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I had avoided scanning the Internet for horror stories since I had made the decision to ‘go for the burn,’ but the well-intentioned tech had scared the nightlights outta me! If my precious breast actually ‘broke down’ would it fall apart, droop, collapse, melt, disappear altogether? Would it ever be the same pert little mound again? Of course, I spent several hours digging into cancer websites, and the most informative told me that indeed, a radiated breast could actually change size, and that “toward the end of treatment, the skin may become moist and weepy.” Egads. I prayed that I wouldn’t experience this horrendous type of cell breakdown and counted the rest of my treatments like I used to count the days until the Beatles came to town. I was also starting to experience the heavy fatigue that came with the process, and took long, lovely, rejuvenating naps after my treatments, staggering around afterward like I was stoned.

It certainly helped my mood when almost every single one of my treasured girlfriends turned up in their jammies the night I got to blow out another year of birthday candles. Getting the Big C makes you ever so grateful for every breath you take, every move you make… There was so much love in my colorful little beach cottage that the air shimmered with it. My darling Goddaughter, Polly Parsons, called the dolls into the back garden, and under the bright moon, they encircled me, holding hands while she made entreaties to the Heavens for my good health. It felt amazing; I was lifted up by their heartfelt beseeching on my behalf.

I hadn’t seen one of these girls in a few years, and had missed her terribly, but when she learned I had breast cancer, she turned up at my door that night. I have a long history with Melanie Griffith. We met when she was barely fourteen, and her beguiling innocence entranced my boyfriend Don Johnson away from me. I was devastated, but my hippie heart couldn’t bear to lose either one of them. Years later, I was their maid-of-honor when they married for the second time.

On my birthday night, she brought me a divine silk comforter and a sexy Anna Sui negligee, affirming that I’d still look hot in skimpy lace after all was said and done. It was lovely to see her again. My boyfriend Mike had written me a love song and recorded it for my birthday. I played ‘Counting My Lucky Stars,’ for my sweet girls and they swooned along with me to the heartfelt lyrics: “I rush to meet her now/We found each other somehow/Counting my lucky stars tonight/Lying in loving arms and it feels alright…” Sigh. Mike stayed so positive and adoring throughout the entire experience that at times, looking into his eyes, I actually forgot I had been stricken.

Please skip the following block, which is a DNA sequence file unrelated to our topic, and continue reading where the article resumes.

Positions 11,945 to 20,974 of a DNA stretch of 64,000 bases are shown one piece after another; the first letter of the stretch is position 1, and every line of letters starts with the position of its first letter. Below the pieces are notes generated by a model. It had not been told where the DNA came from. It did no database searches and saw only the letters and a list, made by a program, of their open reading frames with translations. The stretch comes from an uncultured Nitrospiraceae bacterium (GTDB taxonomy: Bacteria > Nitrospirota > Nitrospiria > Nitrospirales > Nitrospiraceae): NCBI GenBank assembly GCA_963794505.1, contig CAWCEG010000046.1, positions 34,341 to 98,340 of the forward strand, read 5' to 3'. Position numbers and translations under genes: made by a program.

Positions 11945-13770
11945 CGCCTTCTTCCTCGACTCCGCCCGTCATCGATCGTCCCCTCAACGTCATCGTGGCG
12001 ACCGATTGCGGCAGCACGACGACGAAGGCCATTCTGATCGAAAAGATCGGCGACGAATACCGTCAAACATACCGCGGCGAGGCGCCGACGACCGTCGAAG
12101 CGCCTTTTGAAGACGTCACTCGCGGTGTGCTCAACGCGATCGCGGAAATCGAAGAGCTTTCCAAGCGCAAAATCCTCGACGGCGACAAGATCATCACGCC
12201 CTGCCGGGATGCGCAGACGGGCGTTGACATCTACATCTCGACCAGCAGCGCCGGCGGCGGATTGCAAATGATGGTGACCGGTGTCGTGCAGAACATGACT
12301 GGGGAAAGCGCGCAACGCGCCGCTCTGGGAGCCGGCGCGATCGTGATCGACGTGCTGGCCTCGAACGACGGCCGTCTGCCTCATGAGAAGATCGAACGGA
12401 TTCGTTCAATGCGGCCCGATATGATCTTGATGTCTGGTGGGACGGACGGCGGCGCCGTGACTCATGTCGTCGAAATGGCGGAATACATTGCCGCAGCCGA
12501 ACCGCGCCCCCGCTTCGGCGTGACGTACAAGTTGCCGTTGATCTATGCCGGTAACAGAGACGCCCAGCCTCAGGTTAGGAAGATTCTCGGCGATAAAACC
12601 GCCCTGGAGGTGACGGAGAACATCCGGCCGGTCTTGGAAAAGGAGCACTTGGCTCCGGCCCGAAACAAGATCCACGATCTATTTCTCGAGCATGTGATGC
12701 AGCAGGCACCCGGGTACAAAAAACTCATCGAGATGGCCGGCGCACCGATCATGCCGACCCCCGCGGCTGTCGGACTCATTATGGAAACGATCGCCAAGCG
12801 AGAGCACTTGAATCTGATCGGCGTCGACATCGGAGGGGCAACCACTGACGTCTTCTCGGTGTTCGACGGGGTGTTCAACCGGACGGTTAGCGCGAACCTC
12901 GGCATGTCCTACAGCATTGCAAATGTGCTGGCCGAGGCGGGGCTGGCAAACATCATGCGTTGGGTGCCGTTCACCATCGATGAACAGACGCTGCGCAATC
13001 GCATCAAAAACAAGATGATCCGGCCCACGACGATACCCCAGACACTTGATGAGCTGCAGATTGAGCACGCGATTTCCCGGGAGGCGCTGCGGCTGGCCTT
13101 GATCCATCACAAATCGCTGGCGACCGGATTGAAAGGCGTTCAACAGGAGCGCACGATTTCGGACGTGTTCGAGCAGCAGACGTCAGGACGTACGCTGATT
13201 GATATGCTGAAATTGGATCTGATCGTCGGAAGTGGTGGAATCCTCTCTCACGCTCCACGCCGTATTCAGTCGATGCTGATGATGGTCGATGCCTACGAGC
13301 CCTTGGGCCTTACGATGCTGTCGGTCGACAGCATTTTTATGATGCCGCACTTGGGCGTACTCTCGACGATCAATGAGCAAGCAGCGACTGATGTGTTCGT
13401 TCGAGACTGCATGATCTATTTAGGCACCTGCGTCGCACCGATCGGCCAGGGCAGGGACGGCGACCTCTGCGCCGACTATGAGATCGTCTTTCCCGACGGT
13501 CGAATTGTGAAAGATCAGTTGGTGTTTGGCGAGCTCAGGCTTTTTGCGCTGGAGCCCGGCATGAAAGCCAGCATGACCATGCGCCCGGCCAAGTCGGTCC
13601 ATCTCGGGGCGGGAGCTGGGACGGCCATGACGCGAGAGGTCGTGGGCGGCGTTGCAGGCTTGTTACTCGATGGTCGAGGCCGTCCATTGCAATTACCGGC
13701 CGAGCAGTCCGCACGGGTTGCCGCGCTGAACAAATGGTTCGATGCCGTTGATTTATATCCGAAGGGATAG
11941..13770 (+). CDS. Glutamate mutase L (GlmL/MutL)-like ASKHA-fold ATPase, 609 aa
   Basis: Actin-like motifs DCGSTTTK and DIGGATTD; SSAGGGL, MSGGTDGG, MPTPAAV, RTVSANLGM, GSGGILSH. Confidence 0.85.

The rays continued unabated, and by the final week, I could barely touch my tittie, and could tolerate only the sheerest, softest cloth. I had made the decision, however, that no matter how it all went down, I would remain optimistic. I continued sweet-talking my body, reminding it that we had already been through the worst, encouraging my skin to stay intact and not to get moist and weepy (shudder) for a few more rounds. A couple of the ladies I saw daily had started smiling back at me, and after my last appointment (it felt like graduation day, I even got a diploma!) I happily passed my copious tubes of Aloe Vera gels and vitamin E creams onto them.

My breast did not get moist, I am thrilled to report, nor did it change size during the treatments. It was very sunburned, like I had gone skinny dipping under 105 degree sunshine for a year, but after it peeled, the skin underneath felt like a baby’s velvet bottom. My right tittie is a bit smaller than the other, due to the removal of intruding cancer cells and surrounding tissue, but I am so grateful to still have the blessed thing on my body that I shout out Thanks! every single day.

Although I believe anybody can get this disease, I started pondering how I might have contributed to its arrival. I had long looked to metaphysical teacher Louise Hay regarding why we experience particular health issues. At the website,, I found a letter Ms. Hay wrote to a breast cancer survivor: “I often find that cancer is related to long-standing resentments and deep hurt. Women who experience breast cancer are often care-givers who have spent their whole lives nurturing others, but do not nurture themselves. Their identities are often wrapped up in those of their husbands and children. If you see that you have tendencies for nurturing everyone but yourself, begin to work on this now.” Hmmm. It was time for inspection and reflection.

To Be Continued……….

If anyone reading this has anything she wants to say to Pamela, or share with us, please e-mail us at / Issue 56 - September 2737
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